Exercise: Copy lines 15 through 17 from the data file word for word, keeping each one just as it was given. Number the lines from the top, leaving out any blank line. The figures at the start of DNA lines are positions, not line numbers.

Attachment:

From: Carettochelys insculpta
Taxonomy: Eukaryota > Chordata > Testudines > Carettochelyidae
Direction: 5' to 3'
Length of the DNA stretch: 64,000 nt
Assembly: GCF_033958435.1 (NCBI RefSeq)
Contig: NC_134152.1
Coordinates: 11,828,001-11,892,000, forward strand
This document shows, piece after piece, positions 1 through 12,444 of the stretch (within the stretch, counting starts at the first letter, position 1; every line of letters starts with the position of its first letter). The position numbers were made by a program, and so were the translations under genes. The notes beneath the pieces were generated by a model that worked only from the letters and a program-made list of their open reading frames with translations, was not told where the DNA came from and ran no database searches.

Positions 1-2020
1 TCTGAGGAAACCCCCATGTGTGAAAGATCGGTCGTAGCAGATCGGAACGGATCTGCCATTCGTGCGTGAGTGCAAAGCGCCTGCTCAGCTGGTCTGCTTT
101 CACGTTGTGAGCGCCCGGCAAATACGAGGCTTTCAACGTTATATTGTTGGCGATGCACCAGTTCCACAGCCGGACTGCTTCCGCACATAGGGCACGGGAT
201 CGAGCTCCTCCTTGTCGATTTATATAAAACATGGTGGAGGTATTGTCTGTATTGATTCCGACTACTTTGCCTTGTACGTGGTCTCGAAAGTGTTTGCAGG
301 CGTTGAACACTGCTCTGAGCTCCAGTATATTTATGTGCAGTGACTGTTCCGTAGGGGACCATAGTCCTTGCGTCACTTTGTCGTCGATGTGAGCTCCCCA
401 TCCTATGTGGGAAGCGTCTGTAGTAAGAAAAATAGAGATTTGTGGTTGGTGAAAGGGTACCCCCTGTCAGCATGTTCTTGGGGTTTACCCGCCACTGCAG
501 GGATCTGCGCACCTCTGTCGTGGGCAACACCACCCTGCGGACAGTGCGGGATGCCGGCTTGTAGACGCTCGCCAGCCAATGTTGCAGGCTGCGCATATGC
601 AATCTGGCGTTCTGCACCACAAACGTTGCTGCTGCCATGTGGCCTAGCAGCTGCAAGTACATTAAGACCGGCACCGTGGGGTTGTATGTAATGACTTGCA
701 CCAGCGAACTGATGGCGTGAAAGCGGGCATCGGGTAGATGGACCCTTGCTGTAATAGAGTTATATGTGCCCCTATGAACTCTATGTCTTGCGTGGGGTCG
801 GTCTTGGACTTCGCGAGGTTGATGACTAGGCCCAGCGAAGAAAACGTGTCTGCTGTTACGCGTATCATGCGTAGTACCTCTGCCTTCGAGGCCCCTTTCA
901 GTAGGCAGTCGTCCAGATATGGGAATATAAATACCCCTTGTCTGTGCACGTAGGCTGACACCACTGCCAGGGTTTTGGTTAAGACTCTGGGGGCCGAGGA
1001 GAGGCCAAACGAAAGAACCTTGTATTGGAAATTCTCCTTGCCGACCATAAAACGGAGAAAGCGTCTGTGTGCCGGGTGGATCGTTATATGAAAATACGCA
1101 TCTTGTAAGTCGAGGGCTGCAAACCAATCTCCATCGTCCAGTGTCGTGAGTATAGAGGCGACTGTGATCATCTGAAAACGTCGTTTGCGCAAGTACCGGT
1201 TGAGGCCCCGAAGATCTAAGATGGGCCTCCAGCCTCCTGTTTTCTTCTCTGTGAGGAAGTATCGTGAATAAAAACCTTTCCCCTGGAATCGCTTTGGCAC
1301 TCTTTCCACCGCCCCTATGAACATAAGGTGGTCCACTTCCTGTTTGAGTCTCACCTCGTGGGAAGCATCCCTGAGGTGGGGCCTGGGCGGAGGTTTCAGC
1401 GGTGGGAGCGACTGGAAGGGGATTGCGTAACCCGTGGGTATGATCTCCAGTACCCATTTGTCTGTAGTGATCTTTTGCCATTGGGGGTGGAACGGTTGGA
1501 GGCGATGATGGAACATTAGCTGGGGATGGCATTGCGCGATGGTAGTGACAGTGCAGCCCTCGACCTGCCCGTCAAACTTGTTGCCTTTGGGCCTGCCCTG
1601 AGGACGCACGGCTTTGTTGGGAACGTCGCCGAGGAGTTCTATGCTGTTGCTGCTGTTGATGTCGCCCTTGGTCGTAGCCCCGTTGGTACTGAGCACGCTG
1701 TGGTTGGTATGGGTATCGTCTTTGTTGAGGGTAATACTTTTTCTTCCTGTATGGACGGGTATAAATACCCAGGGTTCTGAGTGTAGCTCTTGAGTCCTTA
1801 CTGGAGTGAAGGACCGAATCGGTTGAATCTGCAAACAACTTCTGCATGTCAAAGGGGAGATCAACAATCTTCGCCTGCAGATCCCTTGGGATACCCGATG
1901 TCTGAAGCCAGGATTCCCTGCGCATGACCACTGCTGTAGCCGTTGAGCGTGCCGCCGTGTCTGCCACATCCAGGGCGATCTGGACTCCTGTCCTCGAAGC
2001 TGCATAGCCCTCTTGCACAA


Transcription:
501 GGATCTGCGCACCTCTGTCGTGGGCAACACCACCCTGCGGACAGTGCGGGATGCCGGCTTGTAGACGCTCGCCAGCCAATGTTGCAGGCTGCGCATATGC
601 AATCTGGCGTTCTGCACCACAAACGTTGCTGCTGCCATGTGGCCTAGCAGCTGCAAGTACATTAAGACCGGCACCGTGGGGTTGTATGTAATGACTTGCA
701 CCAGCGAACTGATGGCGTGAAAGCGGGCATCGGGTAGATGGACCCTTGCTGTAATAGAGTTATATGTGCCCCTATGAACTCTATGTCTTGCGTGGGGTCG